Ricardo Alarcón de Quesada, 75, one of Cuba’s longest-serving officials and a specialist on U.S. relations, will leave the post of president of the National Assembly of People’s Power in February after 20 years on the job.
The Cuban government made no comment on the departure, but Alarcón’s name was not on the list of the 612 candidates in the upcoming elections for the legislative body published in the official newspaper Granma Thursday.
Although Alarcón remains a member of the Cuban Communist Party’s powerful Political Bureau, speculation that he was in disfavor has mounted since police arrested top aide Miguel Alvarez last summer on suspicion of corruption and spying.
He has sometimes been described as the third-ranking official in Cuba after Raúl and Fidel Castro. He is known as a skillful foreign policy operator with a specialty in the long-hostile relations between Cuba and the United States.
Alarcón served as ambassador to the United Nations for two terms totaling about 20 years, as foreign minister from 1992 to 1993 and since then as president of the legislature, which meets for only a few days per year. Most laws are approved by decree.
In 1994, he headed the five-member Cuban delegation that negotiated a migration agreement with the Clinton administration following the “Rafter Crisis” that saw more than 35,000 Cubans leave the island in makeshift vessels.
Miami radio commentator Max Lesnik reported Wednesday that he had unconfirmed reports Alarcón would leave the post of assembly president to “focus” on the campaign for the release of five Cuban spies convicted in a Miami trial.
Lesnik, a close friend of Alarcón, speculated he will be succeeded by Esteban Lazo, a Politburo member, vice president of the government’s top Council of State and a candidate in the Feb. 3 election for the next National Assembly.
Another possible candidate to replace the assembly president may be Ana Maria Mari Machado, only appointed as vice president of the legislature in July.
Asked whether Alarcón’s departure was the result of the arrests of Alvarez and his wife, Mercedes Arce, both identified as former intelligence agents, Lesnik said, “I really don’t see a relationship between one thing and another.”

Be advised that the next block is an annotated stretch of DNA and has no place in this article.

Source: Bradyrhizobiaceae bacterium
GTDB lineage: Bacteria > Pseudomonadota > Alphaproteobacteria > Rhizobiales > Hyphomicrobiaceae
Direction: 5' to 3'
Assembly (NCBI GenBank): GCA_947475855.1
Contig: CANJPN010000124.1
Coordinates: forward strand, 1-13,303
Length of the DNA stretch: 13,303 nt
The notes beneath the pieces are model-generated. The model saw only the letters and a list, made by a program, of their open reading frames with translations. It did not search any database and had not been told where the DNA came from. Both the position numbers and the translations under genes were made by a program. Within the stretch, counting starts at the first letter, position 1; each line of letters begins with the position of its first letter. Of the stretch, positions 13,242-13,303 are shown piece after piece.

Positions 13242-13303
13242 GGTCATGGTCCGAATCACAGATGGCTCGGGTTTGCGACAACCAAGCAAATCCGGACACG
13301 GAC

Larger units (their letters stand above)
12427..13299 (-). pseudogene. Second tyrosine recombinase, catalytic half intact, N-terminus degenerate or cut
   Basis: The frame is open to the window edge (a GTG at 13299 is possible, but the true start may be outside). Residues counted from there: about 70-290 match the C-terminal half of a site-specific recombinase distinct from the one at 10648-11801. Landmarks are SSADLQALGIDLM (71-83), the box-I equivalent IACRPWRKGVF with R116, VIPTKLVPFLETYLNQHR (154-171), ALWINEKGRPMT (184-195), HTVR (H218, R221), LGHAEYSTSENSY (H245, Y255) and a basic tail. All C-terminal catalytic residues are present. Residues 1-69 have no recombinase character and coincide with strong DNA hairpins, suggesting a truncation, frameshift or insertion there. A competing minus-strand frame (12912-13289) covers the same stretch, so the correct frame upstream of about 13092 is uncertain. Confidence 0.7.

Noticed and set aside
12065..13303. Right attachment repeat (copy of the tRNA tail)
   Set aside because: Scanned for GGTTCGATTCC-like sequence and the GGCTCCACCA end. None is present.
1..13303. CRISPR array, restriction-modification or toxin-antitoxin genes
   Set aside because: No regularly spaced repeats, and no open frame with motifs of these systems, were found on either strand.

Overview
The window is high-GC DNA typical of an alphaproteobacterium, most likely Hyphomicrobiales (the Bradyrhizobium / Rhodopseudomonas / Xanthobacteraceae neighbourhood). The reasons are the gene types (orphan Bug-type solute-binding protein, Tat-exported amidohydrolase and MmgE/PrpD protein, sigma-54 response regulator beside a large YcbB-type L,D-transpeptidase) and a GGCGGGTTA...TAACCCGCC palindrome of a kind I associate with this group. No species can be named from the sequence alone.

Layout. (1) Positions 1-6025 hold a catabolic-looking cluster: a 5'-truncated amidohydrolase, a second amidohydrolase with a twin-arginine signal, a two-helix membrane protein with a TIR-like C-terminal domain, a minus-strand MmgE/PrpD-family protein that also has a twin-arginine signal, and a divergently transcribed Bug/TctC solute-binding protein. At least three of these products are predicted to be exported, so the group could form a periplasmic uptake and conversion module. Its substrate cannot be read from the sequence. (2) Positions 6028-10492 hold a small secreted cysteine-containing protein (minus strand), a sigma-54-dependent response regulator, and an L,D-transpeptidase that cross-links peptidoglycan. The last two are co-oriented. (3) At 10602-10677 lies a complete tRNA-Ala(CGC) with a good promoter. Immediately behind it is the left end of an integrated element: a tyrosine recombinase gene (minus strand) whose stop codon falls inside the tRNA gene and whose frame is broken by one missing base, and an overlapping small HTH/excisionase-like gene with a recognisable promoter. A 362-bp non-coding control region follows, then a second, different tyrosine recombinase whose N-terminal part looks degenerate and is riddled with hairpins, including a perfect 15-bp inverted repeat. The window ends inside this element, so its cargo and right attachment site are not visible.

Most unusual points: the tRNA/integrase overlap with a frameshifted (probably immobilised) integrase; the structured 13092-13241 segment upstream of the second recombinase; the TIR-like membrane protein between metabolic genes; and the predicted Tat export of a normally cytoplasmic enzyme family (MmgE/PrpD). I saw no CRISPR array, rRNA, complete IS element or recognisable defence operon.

Alvarez and Arce have been detained in Havana since March 3 for investigation, initially on charges of corruption but later for espionage, according to a close colleague who believes they were targeted in order to get at Alarcón.
Arce, an academic and part-time resident of Mexico, is suspected of obtaining sensitive Cuban information through her husband and using it in “business reports” sold to foreigners, according to one source. Former FIU professor Carlos Alvarez, convicted of spying for Cuba, identified Arce as one of his handlers in the 1980s and 1990s.
Miguel Alvarez, who is not related to the FIU professor, was senior advisor to Alarcón on international and political affairs. Cuba’s state-run media has not reported on the case.
Alarcón, a lawyer who graduated from the University of Havana, was active in the urban wing of the Castro guerrillas that toppled Fulgencio Batista in 1959. While at the U.N. he served one-year terms as president of the Security Council and vice president of the General Assembly, and perfected his command of English.
He was elected to the Central Committee of the Communist Party in 1980 and in 1992 to the Politburo, the party’s top standing body. Cuban ruler Raúl Castro has been putting allies and younger people in top jobs since he succeeded brother Fidel in 2008, but there are older candidates than Alarcón who are standing for election.
Among them are: Fidel Castro, 86; Raúl Castro, 82; José Ramón Fernández, 90; Guillermo Garcia, 87; Armando Hart Dávalos, 83; and Jose Ramon Machado Ventura, 82. Esteban Lazo himself is 68.
The Granma list also included, for the first time, Mariela Castro Espín, the daughter of Raúl Castro. She is head of the National Center for Sex Education and a gay rights activist.
The new deputies are expected to gather for their first session on Feb. 24 to elect a new assembly president and then elect Raúl Castro to a second five-year term as president of the Councils of State and Ministers.